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Author Topic: Scaring up the October 30 crossword  (Read 769 times)

Thomps2525

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Scaring up the October 30 crossword
« on: October 30, 2016, 02:35:46 PM »
Today's crossword by Joe Schewe is titled "Eekology 101" and includes these Hallowe'en-themed puns:

Dracula's favorite fruit? NECKTARINE
Dracula's least favorite lunch? STAKESANDWICH
Ghosts' car safety devices? SHEETBELTS
Monster's favorite cereal? SCREAMOFWHEAT
Monster's daily newspaper reading? HORRORSCOPE
Monsters' cookie selling group? GHOULSCOUTS
Where werewolves seek stardom? HOWLLYWOOD
Witches living together? BROOMMATES

You might wonder why ghosts wear sheets. Actuallly, authors and playwrights often depicted ghosts as wearing suits of armor or outdated clothing. The ghost of Hamlet's father wore armor. The ghost of Jacob Marley in Dickens' A Christmas Carol wore the clothes he was wearing when he died -- plus several long chains. In the 19th century, writers began depicting ghosts in sheets, a reference to the linen sheets which were used to wrap the bodies of people prior to burial when the families of the deceased were poor and could not afford a coffin. For more details, check out Owen Davies' 2009 book The Haunted: A Social History Of Ghosts:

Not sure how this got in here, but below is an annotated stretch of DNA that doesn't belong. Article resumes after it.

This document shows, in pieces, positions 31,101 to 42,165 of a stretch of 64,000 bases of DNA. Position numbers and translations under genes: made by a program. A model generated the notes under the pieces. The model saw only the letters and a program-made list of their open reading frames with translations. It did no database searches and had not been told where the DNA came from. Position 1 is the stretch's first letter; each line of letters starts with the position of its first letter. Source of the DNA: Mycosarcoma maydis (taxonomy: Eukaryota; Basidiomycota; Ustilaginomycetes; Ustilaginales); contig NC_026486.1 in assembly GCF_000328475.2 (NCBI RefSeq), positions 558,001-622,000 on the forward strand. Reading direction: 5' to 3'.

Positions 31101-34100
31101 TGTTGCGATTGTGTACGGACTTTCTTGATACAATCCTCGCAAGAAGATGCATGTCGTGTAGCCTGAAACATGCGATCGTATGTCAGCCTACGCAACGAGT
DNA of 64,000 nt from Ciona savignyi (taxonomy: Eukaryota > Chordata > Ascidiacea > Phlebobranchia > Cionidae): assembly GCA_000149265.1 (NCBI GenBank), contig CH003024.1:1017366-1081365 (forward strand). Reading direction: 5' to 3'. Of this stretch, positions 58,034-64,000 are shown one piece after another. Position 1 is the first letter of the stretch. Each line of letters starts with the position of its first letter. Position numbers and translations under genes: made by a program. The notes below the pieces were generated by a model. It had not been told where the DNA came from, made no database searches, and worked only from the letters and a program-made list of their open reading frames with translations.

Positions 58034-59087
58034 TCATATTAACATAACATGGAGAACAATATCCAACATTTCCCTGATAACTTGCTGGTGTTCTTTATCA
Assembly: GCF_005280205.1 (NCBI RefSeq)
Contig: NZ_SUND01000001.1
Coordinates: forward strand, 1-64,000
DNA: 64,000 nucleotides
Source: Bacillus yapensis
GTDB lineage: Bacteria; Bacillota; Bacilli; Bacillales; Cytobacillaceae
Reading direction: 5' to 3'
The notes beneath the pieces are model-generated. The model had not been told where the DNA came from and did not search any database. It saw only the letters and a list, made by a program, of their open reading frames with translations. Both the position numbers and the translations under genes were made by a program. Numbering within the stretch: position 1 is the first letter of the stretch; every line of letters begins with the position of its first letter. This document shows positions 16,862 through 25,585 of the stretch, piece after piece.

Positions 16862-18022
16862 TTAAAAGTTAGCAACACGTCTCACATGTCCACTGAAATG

https://www.amazon.com/Haunted-Social-History-Ghosts/dp/023023710X

"More sick" is ILLER. Yes, it's a real word -- but I have never seen or heard it used by anyone. "Spanish ayes" -- a pun on Al Martino's 1965 hit song Spanish Eyes -- is a clever clue for SISI.....although "Sí, sí" is not used in English. "Group of whales" is GAM. A group of family-related whales is a pod. A group of whales who are not related is a gam. Herman Melville's 1851 novel Moby-Dick mentions a gam. The word was originally a nautical term referring to a social meeting of whaling boat captains and crew members. "Gam" came from the 18th-century word gammon (origin unknown), which meant "to cheat; deceive." 

"Spanish appetizers" is TAPAS. Tapas are snacks or appetizers typically served with wine or beer. The Spanish word "tapa" means "cover" or " lid" and stems from the Old Norse tappa. Nobody is certain how the word came to refer to food. The most popular theory is that, in medieval times, plates of food were set on top drinks to keep dirt and flies out of the drinks.

Happy Hallowe'en, everybody! We caution our children to not talk to strangers and then once a year we send them out to knock on strangers' doors and ask for candy. Go figure!

 


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